Lumber traders daily navigate a terrain of market volatility and uncertainty.
Interpreting market changes for suppliers and buyers is a defining characteristic of the wholesale function in today’s international lumber trading environment. The factors contributing to successful lumber trading are closely tied to personal qualities ascribed to effective sales and entrepreneurship.
In Building Products Connection (Feb/Mar issue, published by the Northwestern Lumber Association), sales consultant Jeff Beals suggests sales is entrepreneurship, before exploring the seven characteristics of an entrepreneur. In a nutshell:
Moderate Risk-Taking: Far from the stereotypical reputation for taking big risks, Beals argues successful entrepreneurs are moderate risk takers. “They don’t shy away from ambiguity if they believe opportunity is present, but they study and calculate before taking the risk.” (Related: The B&S Theory of Lumber Trading)
Tolerance of Uncertainty: “Entrepreneurs can handle living in the unknown.” That’s a particularly valuable characteristic according to Beals, because there are no guarantees in sales.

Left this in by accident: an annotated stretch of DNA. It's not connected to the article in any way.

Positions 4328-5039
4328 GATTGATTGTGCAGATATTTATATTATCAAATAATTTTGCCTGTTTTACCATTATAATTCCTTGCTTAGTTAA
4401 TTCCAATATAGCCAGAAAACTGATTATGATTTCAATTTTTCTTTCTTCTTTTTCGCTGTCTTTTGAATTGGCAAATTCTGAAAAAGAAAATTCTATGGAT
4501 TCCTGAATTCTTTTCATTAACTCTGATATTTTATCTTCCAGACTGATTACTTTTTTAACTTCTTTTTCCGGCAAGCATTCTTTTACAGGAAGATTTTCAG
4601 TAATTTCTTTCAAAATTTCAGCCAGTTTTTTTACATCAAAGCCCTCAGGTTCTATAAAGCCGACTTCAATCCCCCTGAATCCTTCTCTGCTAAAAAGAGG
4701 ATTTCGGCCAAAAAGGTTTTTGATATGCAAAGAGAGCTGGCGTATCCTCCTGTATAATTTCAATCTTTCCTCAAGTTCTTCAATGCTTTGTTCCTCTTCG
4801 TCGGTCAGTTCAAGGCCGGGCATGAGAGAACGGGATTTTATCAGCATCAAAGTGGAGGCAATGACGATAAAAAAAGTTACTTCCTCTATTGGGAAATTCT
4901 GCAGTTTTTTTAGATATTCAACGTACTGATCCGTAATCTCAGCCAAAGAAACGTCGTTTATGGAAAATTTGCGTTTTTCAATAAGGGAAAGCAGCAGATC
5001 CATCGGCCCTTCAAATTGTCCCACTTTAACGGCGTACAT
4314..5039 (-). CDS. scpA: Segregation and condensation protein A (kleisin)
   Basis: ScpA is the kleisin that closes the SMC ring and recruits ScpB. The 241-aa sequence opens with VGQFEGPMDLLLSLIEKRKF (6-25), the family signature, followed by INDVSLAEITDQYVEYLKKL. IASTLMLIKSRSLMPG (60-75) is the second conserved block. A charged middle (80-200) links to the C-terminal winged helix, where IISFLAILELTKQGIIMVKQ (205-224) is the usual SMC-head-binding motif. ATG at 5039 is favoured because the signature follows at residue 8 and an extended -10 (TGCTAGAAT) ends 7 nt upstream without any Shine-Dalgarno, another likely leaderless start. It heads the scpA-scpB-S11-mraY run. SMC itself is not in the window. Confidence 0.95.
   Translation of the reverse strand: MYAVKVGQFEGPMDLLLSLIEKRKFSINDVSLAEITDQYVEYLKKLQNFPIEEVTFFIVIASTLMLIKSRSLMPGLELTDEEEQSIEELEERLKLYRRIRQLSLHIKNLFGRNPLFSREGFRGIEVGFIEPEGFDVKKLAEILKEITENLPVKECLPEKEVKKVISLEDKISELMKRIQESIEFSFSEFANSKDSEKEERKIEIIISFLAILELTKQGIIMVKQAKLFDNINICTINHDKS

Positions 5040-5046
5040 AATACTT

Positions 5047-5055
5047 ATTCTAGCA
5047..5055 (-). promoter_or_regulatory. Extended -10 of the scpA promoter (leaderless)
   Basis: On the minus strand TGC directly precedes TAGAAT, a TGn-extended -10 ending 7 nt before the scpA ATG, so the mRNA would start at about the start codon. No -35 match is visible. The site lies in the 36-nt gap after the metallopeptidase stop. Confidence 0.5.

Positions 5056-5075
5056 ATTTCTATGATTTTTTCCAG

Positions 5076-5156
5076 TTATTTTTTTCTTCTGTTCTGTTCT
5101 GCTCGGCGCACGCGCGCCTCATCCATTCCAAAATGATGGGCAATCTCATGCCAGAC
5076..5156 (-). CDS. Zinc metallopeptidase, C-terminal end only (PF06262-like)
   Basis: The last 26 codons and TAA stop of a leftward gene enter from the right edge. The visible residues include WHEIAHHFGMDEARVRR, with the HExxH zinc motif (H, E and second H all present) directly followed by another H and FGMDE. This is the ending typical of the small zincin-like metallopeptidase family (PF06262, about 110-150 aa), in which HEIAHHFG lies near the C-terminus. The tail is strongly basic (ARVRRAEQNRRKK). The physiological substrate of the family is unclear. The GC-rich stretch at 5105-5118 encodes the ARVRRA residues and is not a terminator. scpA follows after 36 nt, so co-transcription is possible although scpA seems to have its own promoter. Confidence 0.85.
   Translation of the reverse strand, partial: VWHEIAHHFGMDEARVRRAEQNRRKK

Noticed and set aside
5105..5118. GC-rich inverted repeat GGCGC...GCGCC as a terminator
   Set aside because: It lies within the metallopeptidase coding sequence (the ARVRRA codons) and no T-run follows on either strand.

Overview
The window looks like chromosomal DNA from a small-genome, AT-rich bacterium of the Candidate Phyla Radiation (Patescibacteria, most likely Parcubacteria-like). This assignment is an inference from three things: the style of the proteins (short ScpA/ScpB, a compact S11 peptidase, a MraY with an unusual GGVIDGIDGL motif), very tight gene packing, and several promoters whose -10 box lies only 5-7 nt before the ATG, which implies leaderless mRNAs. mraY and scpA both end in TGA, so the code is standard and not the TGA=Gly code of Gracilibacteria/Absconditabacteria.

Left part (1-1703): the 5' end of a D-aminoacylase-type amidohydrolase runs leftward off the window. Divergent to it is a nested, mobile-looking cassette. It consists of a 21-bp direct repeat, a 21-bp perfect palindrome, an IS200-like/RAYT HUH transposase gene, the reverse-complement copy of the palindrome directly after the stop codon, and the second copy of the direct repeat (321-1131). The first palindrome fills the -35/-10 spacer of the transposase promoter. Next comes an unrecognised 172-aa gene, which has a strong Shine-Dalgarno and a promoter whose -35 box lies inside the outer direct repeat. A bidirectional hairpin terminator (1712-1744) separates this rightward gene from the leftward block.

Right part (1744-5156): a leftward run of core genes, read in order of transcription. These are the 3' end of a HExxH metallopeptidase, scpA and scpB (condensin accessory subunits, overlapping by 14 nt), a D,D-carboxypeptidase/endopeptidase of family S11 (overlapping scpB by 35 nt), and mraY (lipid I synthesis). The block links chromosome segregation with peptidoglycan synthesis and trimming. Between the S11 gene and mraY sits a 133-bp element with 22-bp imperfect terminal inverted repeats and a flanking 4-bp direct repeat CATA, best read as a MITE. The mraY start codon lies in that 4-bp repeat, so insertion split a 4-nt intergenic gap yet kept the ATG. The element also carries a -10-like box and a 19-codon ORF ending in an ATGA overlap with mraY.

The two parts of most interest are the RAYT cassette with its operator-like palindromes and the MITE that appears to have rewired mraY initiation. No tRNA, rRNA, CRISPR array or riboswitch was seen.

Ego: “Obviously you don’t want to be an obnoxious ass, but if you’re lacking in confidence, you should work on it. Even if you’re an introvert, constantly develop and refine your people skills, because working with and through others is critically important.”
High Energy: Perseverance is similar to energy. “When things aren’t going well, entrepreneurial people double down” – and blog harder?
Goal-Oriented: Beals considers this to be the most important entrepreneurial characteristic.
Diverse Thinkers: Simultaneously managing tactics while thinking strategically; we’re told entrepreneurs work on short-term and long-term goals at the same time.
Integrity: The longer people and organizations exhibit consistent integrity, the more likely they will succeed. “The most consistently successful entrepreneurs exhibit high levels of integrity.”